An alert reader sent this bit of news on to me:
Graduation rates for black athletes in football and men’s basketball at Power 5 conference schools are increasing on average, but 40 percent of schools showed declines in such rates during the past two years, according to a new report on racial inequality in college sports.
The report, released Sunday by the University of Southern California’s Race and Equity Center, shows Power 5 graduation rates for black football and men’s basketball players have increased by an average of 2.5 percent since 2016. Thirty-six schools in Power 5 conferences had increases — by an average of 6.5 percent — led by Kansas State (18 percent), Louisville (18 percent) and Vanderbilt (17 percent). But 40 percent of Power 5 schools have had a decrease in graduation rates among black football and men’s basketball players, with the biggest drops in the past two years occurring at Georgia (15 percent), LSU (11 percent) and Ohio State (11 percent). [Emphasis added.]
Another point of Bulldog pride. Note that it’s concentrated.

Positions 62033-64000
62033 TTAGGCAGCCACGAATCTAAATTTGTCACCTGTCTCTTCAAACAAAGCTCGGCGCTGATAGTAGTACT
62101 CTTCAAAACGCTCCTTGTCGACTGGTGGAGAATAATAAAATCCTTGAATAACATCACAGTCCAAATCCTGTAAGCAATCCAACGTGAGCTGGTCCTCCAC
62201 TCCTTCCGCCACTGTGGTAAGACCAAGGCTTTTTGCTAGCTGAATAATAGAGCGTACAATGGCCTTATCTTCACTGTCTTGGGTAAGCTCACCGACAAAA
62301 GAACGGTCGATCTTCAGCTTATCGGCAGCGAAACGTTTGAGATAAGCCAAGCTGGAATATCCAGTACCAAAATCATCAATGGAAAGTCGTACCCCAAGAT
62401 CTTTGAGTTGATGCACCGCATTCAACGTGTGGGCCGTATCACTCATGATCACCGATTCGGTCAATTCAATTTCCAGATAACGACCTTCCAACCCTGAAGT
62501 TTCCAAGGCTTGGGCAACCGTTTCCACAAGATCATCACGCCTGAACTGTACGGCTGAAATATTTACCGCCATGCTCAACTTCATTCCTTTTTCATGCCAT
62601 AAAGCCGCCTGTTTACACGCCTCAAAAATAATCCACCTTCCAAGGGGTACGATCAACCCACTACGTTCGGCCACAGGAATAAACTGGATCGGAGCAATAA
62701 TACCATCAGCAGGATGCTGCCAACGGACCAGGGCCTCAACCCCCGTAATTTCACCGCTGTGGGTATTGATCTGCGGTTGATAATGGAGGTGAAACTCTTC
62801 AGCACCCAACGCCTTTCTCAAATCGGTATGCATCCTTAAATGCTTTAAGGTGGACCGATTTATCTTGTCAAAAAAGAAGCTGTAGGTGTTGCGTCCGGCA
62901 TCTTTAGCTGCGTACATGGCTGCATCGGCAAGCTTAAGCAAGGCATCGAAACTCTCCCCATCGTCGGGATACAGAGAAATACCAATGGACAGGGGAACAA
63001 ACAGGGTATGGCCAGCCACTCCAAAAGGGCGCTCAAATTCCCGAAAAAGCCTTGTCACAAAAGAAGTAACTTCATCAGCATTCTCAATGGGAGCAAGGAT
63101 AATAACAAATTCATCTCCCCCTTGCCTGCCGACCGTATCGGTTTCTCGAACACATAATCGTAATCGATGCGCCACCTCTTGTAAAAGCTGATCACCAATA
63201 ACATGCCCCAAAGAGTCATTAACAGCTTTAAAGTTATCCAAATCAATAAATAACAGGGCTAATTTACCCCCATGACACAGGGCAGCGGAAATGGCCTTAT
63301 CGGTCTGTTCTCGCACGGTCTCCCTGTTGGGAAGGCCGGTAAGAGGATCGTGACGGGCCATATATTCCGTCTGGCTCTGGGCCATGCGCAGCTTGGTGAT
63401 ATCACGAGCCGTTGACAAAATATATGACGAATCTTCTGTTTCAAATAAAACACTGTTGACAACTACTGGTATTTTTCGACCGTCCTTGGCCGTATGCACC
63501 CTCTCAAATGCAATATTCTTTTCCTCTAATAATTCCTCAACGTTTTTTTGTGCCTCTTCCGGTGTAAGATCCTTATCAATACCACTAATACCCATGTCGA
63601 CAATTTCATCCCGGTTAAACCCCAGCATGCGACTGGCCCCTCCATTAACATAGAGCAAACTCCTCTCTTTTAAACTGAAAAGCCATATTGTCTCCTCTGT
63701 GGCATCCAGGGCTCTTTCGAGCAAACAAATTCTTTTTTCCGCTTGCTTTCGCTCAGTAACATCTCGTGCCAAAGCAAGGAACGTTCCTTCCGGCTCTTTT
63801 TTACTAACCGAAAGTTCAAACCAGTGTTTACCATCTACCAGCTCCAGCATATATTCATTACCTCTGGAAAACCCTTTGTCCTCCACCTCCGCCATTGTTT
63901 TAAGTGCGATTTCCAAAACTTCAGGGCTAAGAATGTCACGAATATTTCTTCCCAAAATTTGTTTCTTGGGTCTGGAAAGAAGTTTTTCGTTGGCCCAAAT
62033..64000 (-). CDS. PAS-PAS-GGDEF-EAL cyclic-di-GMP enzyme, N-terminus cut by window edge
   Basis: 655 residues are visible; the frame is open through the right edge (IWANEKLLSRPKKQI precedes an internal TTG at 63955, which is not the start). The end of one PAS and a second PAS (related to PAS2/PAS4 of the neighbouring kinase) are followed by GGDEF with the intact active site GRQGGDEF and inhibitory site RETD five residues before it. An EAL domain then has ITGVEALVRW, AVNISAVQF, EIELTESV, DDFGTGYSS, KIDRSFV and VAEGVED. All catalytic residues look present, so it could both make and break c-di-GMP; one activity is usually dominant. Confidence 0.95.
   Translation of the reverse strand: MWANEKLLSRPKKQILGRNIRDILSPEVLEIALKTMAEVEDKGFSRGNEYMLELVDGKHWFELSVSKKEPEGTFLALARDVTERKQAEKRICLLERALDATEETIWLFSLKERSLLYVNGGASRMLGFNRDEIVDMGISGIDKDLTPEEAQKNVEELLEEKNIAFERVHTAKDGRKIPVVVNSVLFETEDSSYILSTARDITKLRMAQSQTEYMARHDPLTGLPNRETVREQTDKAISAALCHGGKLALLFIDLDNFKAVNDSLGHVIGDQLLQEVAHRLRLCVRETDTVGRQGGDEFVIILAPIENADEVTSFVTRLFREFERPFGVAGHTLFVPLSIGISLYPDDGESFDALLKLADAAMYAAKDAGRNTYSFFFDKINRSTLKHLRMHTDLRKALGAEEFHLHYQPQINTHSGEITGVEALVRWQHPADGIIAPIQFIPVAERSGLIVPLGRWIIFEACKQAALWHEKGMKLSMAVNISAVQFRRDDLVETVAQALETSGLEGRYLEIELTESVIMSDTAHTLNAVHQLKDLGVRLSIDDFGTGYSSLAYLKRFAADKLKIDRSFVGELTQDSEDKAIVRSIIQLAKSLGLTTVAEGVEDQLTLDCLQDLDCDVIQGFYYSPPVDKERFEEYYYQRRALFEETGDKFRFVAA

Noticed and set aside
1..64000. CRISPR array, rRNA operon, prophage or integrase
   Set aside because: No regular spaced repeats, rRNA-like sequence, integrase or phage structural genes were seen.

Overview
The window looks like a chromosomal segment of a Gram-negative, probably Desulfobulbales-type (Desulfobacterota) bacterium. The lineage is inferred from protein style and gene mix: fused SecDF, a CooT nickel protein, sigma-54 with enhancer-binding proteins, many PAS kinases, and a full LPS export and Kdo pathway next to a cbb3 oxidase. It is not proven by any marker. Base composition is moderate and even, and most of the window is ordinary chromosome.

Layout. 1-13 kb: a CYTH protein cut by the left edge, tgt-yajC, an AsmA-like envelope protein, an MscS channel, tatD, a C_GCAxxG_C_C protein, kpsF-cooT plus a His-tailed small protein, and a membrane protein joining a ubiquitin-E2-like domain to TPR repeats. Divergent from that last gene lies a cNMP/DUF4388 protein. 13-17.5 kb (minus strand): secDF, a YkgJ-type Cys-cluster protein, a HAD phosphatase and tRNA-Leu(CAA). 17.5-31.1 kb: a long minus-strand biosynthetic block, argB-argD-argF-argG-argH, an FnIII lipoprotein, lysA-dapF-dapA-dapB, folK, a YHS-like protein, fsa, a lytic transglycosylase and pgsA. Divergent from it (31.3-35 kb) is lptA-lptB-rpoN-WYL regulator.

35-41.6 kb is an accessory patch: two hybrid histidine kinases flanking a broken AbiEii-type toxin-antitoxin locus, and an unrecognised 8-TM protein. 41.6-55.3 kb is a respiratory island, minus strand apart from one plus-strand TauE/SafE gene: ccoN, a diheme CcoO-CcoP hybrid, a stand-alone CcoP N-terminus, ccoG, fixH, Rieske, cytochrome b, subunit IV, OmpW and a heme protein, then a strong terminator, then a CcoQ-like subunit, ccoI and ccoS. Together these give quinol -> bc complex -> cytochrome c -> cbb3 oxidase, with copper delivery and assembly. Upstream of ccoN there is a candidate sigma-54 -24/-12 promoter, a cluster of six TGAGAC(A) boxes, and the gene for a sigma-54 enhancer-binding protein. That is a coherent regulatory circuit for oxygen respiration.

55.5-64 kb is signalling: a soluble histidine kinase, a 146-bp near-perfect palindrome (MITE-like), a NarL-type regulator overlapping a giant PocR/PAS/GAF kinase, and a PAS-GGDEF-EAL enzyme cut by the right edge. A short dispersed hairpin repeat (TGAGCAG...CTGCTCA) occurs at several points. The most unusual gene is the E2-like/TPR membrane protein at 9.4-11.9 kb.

Several schools among the lowest graduation rates for black football and basketball players — Ohio State, California, Georgia, Iowa, North Carolina — have graduation rates for all athletes that are 25 to 35 percentage points higher.
The study runs through the ’16-’17 academic year, so I’m guessing that doesn’t include the recent crop of early departures from the football team for this year’s NFL draft. In any event, it’s good to see how the Georgia Way adapts with the times. Perhaps the next issue of McGarity’s Minutes can spend some time on the subject.
If they’re not getting paid, at least student-athletes receive a valuable education as compensation for their athletic contributions to UGA.